Gender Pay Gap Report: What Were the Results for 2021/2022?
The results are in.
With the final reporting deadline already passed, it’s time to look at what we’ve learned from the government's Gender Pay Gap (GPG) report in 2022.
If you’re a company with a headcount over 250, you were required to submit payroll figures to the government earlier this month.
Unfortunately, the data tallied so far doesn’t paint a promising picture: it looks like the median pay gap has widened for many industries; finance, construction and communication, in particular.
On average, women make 90p for every pound earned by a man in the UK.
We break down some of the results published by the government and explore what this means for gender pay equality in the UK workplace.
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Gender Pay Gap in 2022: What are the results?
When it comes to combatting gender inequality in the workplace, there’s more work to do.
As mentioned in the introduction, this year’s report revealed that for roughly every pound their male counterparts made this year, women only received 90p.
The gap is even wider for industries like finance - where women received 88p - and construction - where women made 76p to the pound.
Social work, human health, entertainment, transport and storage were among the sectors with the smallest gaps; women received between 95p and 98p on average for every male pound earned here. Despite this, women are still likely to earn low wages in these sectors.
Unfortunately, this means the pay differential hasn’t improved much over the past five years.
Yes, the difference was slightly higher in 2020. But given the median gap was 9.2% in 2017 (when reporting became a requirement), it’s clear there’s been little improvement since.
The CIPD commented on the latest figures sharing that ‘very little has changed’ despite the government’s efforts to bring more transparency to this subject.
What kind of companies submitted a report?
From small retailers to major banks, airlines and even academy trusts, thousands of companies submitted reports this year (though this was less than last year).
Among some of the higher-profile companies reporting were easyJet and HSBC.
Figures for EasyJet’s largest division EasyJet Airline Company revealed that women’s median wages amounted to just 36p for every £1 men earned. A spokesperson for the company was quick to qualify this, claiming data from April 2021 skewed their submission; during this time, most of their female cabin crew were still furloughed.
Things aren’t necessarily better at large corporations such as HSBC bank - their figures showed that men earn at least double the wage of female coworkers.
The Gender Pay Gap and the pandemic
Of course, we’d be remiss not to discuss gender pay inequality without exploring the impact the recent pandemic might have had.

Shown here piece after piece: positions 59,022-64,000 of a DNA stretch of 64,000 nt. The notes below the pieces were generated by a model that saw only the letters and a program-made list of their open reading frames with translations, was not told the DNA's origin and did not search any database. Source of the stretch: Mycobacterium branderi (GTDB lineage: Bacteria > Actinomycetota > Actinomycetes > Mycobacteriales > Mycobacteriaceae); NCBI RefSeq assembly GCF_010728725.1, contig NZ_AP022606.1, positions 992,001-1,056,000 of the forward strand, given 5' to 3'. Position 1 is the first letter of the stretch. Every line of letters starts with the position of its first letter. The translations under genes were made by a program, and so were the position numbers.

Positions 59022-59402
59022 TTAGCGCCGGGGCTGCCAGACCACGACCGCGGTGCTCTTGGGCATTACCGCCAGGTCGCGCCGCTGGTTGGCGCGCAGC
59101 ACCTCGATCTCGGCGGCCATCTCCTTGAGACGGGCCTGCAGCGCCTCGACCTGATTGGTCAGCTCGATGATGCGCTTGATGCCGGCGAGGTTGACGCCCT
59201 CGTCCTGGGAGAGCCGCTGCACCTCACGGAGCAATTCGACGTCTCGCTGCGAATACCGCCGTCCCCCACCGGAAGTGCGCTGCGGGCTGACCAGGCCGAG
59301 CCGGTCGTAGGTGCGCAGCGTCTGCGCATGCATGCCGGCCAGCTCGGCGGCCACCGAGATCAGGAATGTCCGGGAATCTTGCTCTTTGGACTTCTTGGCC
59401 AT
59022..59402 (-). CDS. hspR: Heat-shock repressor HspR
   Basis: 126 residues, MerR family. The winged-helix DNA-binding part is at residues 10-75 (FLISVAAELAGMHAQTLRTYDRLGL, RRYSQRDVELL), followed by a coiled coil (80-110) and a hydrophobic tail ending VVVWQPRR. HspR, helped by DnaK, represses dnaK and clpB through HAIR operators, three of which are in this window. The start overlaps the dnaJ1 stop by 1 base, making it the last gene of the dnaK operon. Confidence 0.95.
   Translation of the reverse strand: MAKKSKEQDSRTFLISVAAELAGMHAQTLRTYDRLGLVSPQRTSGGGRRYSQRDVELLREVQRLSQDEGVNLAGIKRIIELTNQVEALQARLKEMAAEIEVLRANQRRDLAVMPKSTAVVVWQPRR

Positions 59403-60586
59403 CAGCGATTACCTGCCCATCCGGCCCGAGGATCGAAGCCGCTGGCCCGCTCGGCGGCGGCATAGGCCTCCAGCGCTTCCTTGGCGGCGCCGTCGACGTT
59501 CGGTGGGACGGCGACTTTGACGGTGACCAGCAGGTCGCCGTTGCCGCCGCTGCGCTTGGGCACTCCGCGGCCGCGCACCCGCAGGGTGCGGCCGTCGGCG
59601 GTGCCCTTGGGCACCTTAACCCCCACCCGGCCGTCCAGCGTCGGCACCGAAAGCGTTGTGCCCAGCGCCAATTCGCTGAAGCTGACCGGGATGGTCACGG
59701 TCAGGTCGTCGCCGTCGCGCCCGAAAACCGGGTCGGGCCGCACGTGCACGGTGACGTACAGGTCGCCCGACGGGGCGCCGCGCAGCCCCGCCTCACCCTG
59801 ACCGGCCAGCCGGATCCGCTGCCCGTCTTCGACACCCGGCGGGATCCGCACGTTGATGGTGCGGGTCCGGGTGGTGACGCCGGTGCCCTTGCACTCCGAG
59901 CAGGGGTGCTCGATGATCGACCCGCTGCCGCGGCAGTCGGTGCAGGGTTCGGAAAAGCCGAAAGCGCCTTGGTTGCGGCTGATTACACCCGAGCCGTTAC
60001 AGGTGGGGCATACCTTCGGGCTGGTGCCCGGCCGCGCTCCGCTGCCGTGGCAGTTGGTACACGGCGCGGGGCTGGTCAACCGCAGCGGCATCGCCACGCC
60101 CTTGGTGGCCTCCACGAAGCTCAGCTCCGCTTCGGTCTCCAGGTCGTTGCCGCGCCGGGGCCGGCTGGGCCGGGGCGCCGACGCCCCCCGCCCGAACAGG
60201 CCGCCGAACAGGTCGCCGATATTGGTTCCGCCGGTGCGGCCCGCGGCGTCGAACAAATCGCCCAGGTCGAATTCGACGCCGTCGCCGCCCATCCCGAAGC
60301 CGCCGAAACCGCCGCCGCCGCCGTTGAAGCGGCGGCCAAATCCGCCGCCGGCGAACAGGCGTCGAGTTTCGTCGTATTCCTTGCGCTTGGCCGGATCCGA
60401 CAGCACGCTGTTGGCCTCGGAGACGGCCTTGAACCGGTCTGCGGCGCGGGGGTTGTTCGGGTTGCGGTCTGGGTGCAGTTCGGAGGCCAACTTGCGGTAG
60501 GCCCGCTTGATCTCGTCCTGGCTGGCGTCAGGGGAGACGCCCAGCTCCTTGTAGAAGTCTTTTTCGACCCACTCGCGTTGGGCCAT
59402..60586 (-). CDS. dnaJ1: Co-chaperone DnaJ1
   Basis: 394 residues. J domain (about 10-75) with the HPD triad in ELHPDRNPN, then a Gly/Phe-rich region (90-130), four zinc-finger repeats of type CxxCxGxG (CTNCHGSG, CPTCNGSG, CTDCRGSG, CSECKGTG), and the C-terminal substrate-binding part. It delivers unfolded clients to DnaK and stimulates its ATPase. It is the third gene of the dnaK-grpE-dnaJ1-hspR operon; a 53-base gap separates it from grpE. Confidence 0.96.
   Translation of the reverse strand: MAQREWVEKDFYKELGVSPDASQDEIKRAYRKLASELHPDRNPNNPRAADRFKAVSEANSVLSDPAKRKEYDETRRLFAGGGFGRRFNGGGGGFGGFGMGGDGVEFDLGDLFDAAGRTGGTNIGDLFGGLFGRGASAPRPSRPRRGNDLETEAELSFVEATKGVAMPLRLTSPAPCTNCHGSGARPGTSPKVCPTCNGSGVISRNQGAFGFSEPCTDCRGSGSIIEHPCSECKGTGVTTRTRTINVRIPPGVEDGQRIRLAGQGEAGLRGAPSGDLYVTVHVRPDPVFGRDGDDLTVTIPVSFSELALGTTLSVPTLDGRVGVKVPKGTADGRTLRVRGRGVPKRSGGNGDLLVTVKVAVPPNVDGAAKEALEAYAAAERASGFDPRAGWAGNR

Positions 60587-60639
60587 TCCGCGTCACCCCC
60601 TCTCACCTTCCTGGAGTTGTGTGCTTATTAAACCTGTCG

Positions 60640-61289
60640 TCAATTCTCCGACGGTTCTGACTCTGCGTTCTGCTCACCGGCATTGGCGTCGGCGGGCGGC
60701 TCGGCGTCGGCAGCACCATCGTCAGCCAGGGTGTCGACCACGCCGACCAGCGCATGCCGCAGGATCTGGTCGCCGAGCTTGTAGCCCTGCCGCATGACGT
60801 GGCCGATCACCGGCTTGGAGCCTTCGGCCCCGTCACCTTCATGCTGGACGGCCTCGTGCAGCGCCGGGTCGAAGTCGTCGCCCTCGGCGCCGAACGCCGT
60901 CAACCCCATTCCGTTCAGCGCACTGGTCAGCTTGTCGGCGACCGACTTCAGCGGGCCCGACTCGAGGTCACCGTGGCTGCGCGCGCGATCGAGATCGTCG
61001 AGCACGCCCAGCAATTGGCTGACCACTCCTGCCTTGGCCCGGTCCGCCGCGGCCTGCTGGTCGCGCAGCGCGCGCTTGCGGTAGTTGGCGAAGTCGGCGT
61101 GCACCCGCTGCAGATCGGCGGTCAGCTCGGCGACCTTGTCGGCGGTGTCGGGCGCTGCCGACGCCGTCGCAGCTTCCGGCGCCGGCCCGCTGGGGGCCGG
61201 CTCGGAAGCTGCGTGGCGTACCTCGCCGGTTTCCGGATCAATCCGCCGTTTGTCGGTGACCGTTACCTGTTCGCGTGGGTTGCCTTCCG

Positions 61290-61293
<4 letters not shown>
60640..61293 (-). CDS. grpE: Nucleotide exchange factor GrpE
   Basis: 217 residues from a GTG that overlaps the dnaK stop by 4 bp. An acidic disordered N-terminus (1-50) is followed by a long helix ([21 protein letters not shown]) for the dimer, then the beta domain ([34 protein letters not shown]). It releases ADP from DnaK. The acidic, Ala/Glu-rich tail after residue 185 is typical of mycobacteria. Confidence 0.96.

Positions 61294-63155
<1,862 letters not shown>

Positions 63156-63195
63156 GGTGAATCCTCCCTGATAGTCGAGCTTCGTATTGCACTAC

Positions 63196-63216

While the GPG improved slightly over previous years, the reverse happened during the 2nd year of the Coronavirus.
While fewer workers were furloughed, more of them were women, many of whom stepped away from the workplace altogether at the height of the pandemic.
It’s clear that the increased social pressure of family caretaking and looking after children learning from home was the driver behind this and that workplaces had trouble flexing to accommodate these familial duties.
GPG and the cost of living crisis
Add rising inflation into the mix, and things get more complex.
According to the Living Wage Foundation, 20% of all women in work earn less than the real Living Wage.
That means jobs held by women account for roughly 60% of all contracts under £9.90/hour.
In other words, women are more likely to be hit harder by the cost of living crisis than male workers, leading to a phenomenon coined as ‘she-inflation’.
So, what needs to happen?
The Gender Pay Gap report started as an effort to bring more transparency to an issue that also requires considerable action.
However, for some companies, reporting has become an exercise in 'ticking boxes’.
Charles Cotton, a senior policy advisor for CIPD, had this to say:
“Employers shouldn’t just report the numbers; instead, they need to understand the reason for any gap and be transparent about how they plan to tackle it.” - the Guardian UK
Indeed, understanding why there is a gender pay gap in the first place and then figuring out what kind of transformation needs to take place to reduce it, should happen alongside meeting yearly reporting requirements.
It’s also important to factor in how recent events such as the pandemic and concerning trends like inflation may be affecting men and women differently and what companies can do to address this.